- Career Advancement
- Many working professionals pursue a master’s degree to advance their current career or transition to a new field. Economics master’s programs prepare individuals to secure competitive, specialized positions.
- Salary Increase
- According to PayScale data from February of 2021, economics master’s degree-holders earn an average salary of $90,000 per year, while individuals with an economics bachelor’s degree earn an average annual salary of $70,990.
- Professional Networking
- Master’s programs often attract high-performing students and professionals who may serve as valuable collaborators and references after graduation.
- Advanced Analytical Skills
- Economics programs help learners develop advanced skills in data collection and analysis. Degree-seekers analyze markets and global dynamics to inform data-driven decisions, policies, and recommendations.
- Increased Understanding
- Economics students explore various political, economic, social, and environmental phenomena. Graduates typically possess an advanced understanding of ways in which various systems influence events.
What Are the Requirements for a Master’s Degree in Economics?
Many economics degree programs require applicants to have a minimum 3.0 GPA, a bachelor’s degree from a regionally accredited school, and above-average GMAT or GRE scores. Application materials often include official transcripts, writing samples, and a resume.
Master’s in economics degree programs usually require about 33 credits. Students without a background in economics may need to complete prerequisite coursework. Economics master’s programs typically require a thesis or capstone project, which allows learners to showcase advanced skills in econometrics data collection and analysis.
What is Accreditation and Why Does it Matter?
Professional Organizations for Economics Students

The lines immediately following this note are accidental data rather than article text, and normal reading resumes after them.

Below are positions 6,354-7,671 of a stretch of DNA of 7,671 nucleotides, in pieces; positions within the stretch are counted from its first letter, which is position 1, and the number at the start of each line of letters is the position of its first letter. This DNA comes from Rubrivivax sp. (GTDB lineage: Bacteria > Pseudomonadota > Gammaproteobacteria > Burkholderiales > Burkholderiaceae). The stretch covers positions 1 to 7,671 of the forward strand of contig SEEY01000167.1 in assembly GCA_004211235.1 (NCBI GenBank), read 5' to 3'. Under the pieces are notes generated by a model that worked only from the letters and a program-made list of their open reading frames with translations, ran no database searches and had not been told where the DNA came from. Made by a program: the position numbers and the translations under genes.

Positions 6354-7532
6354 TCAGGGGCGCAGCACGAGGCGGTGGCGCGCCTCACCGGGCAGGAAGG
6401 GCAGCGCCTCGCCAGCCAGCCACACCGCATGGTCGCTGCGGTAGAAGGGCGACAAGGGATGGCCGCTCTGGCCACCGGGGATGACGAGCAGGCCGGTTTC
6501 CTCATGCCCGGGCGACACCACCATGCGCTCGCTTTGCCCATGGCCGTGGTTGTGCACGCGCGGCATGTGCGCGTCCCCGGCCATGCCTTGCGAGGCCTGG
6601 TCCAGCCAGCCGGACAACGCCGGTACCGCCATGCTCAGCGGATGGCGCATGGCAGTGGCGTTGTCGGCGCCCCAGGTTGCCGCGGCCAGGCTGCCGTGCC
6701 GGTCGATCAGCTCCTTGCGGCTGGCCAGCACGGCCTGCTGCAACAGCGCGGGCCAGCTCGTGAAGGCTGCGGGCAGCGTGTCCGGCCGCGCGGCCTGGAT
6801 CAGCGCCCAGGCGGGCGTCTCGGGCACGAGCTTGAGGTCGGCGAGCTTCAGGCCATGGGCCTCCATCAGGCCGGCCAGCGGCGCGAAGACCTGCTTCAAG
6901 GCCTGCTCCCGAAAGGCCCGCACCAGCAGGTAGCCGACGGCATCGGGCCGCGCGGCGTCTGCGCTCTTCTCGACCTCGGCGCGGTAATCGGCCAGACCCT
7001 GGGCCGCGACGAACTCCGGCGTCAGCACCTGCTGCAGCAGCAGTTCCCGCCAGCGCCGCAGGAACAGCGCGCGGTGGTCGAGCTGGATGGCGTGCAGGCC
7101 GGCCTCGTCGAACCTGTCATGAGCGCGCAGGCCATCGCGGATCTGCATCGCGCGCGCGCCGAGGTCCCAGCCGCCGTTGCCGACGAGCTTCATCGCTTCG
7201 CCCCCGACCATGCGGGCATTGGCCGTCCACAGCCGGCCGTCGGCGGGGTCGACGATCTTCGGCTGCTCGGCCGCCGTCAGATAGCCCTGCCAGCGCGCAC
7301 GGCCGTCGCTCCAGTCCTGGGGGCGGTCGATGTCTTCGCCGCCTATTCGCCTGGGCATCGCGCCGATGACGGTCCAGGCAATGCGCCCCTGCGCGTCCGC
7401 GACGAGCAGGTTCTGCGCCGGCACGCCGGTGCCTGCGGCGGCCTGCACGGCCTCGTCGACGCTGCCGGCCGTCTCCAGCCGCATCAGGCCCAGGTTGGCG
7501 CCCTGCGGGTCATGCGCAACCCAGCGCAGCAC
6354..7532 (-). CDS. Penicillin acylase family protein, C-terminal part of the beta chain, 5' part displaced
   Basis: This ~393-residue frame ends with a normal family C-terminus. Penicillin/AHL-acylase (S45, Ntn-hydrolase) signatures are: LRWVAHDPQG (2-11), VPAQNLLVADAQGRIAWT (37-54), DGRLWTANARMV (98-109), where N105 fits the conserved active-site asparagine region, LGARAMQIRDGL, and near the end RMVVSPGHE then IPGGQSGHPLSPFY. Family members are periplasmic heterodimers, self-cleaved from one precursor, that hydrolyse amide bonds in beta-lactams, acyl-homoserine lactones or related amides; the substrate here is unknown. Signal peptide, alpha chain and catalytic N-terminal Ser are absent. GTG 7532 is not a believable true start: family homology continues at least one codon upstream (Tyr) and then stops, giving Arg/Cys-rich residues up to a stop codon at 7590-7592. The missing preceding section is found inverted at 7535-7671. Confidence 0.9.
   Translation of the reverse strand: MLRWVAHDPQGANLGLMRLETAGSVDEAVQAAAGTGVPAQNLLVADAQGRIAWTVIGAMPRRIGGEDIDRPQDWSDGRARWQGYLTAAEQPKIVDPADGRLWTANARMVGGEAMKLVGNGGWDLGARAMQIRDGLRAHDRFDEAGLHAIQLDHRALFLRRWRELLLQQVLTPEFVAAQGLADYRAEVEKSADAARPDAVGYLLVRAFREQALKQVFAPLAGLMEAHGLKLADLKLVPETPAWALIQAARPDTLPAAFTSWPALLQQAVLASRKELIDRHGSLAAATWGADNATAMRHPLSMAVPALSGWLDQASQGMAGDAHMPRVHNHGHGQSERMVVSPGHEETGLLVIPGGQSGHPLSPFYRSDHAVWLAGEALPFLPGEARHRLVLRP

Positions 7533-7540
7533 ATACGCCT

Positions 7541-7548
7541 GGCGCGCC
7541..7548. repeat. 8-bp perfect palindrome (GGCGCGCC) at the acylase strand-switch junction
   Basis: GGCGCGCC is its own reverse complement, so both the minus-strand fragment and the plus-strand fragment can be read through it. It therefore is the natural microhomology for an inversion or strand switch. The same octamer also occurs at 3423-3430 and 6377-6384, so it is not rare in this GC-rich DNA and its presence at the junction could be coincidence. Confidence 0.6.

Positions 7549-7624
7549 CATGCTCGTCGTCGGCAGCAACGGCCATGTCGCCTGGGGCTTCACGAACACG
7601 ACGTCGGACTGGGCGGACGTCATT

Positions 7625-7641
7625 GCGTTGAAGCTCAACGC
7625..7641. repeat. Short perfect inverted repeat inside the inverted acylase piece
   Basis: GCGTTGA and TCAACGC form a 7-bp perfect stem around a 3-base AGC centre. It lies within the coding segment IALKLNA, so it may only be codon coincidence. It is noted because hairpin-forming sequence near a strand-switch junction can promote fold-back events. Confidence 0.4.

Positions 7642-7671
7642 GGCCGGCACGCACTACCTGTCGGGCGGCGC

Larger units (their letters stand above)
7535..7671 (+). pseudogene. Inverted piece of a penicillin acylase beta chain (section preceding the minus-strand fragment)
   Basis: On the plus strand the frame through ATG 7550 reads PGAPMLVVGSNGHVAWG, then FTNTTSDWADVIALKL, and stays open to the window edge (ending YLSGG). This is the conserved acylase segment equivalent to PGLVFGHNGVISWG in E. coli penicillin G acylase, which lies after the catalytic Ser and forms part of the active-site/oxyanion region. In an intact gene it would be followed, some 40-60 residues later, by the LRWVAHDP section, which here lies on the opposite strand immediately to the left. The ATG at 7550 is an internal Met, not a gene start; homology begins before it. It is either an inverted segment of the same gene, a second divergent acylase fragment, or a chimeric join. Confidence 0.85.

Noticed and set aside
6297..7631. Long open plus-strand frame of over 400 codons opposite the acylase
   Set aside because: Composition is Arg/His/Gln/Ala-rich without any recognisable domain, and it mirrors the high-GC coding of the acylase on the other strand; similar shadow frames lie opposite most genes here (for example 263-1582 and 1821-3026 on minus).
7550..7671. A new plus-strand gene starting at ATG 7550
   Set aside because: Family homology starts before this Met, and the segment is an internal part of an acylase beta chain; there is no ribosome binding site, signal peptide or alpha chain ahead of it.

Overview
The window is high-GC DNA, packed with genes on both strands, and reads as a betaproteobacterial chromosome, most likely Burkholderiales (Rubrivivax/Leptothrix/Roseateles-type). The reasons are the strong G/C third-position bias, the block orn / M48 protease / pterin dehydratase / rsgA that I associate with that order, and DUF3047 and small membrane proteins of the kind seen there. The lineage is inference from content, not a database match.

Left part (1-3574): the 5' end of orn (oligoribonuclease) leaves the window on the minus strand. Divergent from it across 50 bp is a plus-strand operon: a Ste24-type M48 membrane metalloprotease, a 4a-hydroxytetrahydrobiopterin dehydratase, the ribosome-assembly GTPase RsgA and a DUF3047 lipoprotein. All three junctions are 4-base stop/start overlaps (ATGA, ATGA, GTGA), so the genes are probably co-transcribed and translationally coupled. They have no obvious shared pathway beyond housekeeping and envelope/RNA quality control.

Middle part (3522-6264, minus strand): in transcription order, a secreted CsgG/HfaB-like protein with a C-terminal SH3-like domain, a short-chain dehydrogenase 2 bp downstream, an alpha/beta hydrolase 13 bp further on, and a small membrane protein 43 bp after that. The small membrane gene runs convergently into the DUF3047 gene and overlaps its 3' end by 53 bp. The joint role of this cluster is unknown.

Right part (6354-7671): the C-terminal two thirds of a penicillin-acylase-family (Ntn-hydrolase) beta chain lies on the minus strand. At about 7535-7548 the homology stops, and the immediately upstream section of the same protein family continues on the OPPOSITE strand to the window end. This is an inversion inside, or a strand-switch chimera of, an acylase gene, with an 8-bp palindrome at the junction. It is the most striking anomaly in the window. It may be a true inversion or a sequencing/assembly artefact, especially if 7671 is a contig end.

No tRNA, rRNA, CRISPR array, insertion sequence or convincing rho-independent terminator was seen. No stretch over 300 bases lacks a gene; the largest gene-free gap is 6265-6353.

Economics students and professionals can join professional organizations to access diverse resources. Members may receive access to continuing education opportunities, networking platforms, career development resources, and political advocacy.
Many professional organizations also deliver publications and host conferences to help economists stay current on emerging trends in the field. Some organizations support economics degree-seekers through scholarships, local chapters, and discounted memberships.
American Economic Association
This scholarly nonprofit organization connects economics professionals and produces research in the field. The AEA holds an annual meeting and publishes nine academic journals and conference collections. The association also delivers online seminars, research funding, and student resources.
National Economic Association
Originally called the Caucus of Black Economists, the NEA creates and disseminates research related to economic development among communities of color. This organization offers research grants and fellowships and publishes the Review of Black Political Economy journal. The NEA also organizes an annual meeting in partnership with the American Society of Hispanic Economists.